Claremont business goes in growth mode

Heirloom boutique’s world of eclectic treasures is about to get even bigger.

While many mom-and-pops struggle with lackluster sales, residents continue to flock to Village West to lose themselves in Rob Lewbel and Becky Morgan’s haven of homemade trinkets, out-of-the-ordinary finds and locally-made products; so much so, that the owners have decided to make it easier for patrons to explore their creative odds-and-ends. The owners will achieve this by expanding their business, first into north Claremont and then the wide expanse of the Internet.

“Claremont is going international,” Mr. Lewbel quipped.

In addition to their sanctuary on Indian Hill Boulevard, Mr. Lewbel and Ms. Morgan will expand their business with an online retail store, to be launched sometime this fall. A workshop and warehouse has also been opened in the Claremont Business Park, located at Foothill Boulevard and Monte Vista Avenue. The space will be used for extra inventory, wholesale items as well as for Mr. Lewbel’s creative inclinations.

The goal is to eventually allow the community to join in the crafting, with the ability to come down to the warehouse and use some of Heirloom’s tools to make projects of their own.

Booming business has allowed them the luxury of opening themselves to a broader market. Sales are up 30 percent from last year, Mr. Lewbel shared, and the store’s current online offerings have netted an increase of over 60 percent from 2012. They hope sales will continue to soar now that products will be available at the click of a button.

“We have been very fortunate,” Mr. Lewbel said. “We took a risk and it is really paying off for us.”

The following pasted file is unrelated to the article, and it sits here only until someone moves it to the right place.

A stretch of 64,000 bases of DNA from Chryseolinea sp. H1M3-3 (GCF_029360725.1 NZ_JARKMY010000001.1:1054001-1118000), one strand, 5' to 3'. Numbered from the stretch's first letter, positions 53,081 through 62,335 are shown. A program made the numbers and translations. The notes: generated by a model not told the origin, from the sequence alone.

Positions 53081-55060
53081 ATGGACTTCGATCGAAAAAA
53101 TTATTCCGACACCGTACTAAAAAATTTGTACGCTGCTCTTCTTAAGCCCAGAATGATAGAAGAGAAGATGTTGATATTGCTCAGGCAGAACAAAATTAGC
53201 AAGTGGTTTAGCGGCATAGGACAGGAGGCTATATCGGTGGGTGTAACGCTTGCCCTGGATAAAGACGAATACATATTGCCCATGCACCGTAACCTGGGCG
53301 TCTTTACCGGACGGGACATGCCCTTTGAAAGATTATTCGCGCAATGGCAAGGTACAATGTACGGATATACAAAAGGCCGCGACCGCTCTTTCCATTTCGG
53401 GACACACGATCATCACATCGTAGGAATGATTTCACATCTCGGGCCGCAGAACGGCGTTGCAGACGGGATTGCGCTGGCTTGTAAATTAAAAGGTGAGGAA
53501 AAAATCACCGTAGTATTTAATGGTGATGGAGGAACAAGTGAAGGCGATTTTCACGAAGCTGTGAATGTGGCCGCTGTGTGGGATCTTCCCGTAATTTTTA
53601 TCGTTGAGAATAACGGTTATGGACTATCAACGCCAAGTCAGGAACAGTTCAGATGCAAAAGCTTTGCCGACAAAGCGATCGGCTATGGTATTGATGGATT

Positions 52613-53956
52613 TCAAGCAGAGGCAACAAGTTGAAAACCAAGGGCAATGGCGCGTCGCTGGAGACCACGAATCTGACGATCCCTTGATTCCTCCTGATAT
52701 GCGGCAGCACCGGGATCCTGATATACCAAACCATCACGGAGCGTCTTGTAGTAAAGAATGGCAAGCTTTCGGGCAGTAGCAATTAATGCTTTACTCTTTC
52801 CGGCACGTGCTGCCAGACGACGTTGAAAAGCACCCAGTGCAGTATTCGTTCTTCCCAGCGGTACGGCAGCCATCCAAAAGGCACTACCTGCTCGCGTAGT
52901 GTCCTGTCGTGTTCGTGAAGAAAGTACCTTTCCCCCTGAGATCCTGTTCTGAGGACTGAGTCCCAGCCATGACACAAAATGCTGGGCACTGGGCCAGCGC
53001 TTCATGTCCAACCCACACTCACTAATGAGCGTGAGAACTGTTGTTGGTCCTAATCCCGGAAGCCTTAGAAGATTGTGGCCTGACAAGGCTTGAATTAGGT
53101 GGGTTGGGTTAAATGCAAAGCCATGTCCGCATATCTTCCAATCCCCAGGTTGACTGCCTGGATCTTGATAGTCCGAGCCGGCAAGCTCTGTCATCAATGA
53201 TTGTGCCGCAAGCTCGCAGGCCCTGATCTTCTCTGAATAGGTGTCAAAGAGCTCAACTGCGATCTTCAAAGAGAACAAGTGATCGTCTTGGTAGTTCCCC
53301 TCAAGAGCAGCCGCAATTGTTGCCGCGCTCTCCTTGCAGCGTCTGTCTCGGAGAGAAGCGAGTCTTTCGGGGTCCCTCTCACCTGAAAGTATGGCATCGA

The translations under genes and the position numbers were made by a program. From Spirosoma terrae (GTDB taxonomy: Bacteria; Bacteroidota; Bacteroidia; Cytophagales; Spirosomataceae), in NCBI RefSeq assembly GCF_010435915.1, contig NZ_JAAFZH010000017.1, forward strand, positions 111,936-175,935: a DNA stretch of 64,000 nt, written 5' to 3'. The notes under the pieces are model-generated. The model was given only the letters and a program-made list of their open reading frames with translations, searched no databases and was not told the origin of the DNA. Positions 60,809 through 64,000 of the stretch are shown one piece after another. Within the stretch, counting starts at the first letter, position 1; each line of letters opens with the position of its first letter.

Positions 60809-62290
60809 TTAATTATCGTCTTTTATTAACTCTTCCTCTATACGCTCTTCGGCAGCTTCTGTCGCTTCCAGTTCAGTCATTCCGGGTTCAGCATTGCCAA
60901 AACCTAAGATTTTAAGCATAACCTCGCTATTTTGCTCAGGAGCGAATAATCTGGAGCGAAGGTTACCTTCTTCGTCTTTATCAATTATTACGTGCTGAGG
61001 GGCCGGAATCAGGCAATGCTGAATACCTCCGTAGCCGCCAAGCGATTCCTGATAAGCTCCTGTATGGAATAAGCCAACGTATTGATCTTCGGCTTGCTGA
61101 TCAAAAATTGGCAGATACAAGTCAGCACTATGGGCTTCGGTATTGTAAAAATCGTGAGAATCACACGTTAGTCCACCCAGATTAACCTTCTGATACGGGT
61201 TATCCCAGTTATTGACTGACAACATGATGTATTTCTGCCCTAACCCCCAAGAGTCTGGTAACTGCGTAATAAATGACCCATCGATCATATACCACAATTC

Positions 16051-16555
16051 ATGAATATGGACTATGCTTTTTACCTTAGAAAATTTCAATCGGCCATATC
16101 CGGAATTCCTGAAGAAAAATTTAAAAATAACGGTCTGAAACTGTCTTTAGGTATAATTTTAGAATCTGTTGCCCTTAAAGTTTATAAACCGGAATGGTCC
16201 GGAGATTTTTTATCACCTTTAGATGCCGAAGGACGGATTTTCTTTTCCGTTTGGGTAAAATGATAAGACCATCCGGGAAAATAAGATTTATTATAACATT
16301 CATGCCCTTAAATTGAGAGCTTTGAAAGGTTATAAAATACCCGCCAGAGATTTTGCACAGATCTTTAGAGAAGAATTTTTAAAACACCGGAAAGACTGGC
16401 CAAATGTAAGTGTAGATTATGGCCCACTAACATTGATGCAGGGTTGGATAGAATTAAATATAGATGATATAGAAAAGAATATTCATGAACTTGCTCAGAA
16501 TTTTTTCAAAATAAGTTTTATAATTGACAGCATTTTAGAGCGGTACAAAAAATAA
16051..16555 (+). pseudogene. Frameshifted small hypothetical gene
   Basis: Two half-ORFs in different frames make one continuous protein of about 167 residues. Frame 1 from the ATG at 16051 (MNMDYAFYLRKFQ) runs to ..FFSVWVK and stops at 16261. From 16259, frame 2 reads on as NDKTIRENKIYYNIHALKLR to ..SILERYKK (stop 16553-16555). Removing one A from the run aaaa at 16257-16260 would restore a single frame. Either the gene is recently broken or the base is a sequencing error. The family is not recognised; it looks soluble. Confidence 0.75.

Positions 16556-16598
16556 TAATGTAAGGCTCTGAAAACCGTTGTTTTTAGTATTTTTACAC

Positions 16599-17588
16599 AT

The crafty couple, who contribute about 20 percent of the store’s handmade products, has come a long way in the 2 years following their Village debut. They began in October of 2011 fueled by their vision of creating a community gathering space similar to the concept of an old-fashioned general store. That initial vision thrives with the help of the community. Locals have taken to the store with increasing enthusiasm, whether stopping by to browse or participate in one of the store’s ongoing art workshops.

Contributing to Heirloom’s small-town feel is the store’s in-house workshop, where Mr. Lewbel can often be found heeding his creative whims, crafting a lamp out of a recycled whiskey bottle or taking part in some other repurposing project. He enjoys sharing his craft with others.

“It conjures that feeling of the small town glass blower or the pizza store where you watch the guy make the pizza. It creates conversation and people enjoy it,” he said.

Though the in-store crafting will continue, the quarters have become a little cramped, Mr. Lewbel admits, which is part of the reason they have chosen to expand. The off-site workshop will provide him with some needed elbow room to take care of business.

“We need to expand the space so the ideas can flow,” Mr. Lewbel said.

The extra space will also mean more room for merchandise, both in-store and online.

“A lot of parents and kids affiliated with the colleges come in the store and are interested in buying things online for Christmas gifts,” Mr. Lewbel explained. “It’s time to pull the trigger on that make it happen.”

While diving into new ventures, they haven’t forgotten what Heirloom’s all about: providing a home away from home for locals with an eye for the eclectic.

“We could have just stuck to selling online, but then we would be missing that human element, which is the reason why our store is so successful,” Mr. Lewbel said. “It’s entertaining, and more importantly, it brings the community together.”

Heirloom is located at 175 N. Indian Hill Blvd. For more information, visit  

—Beth Hartnett


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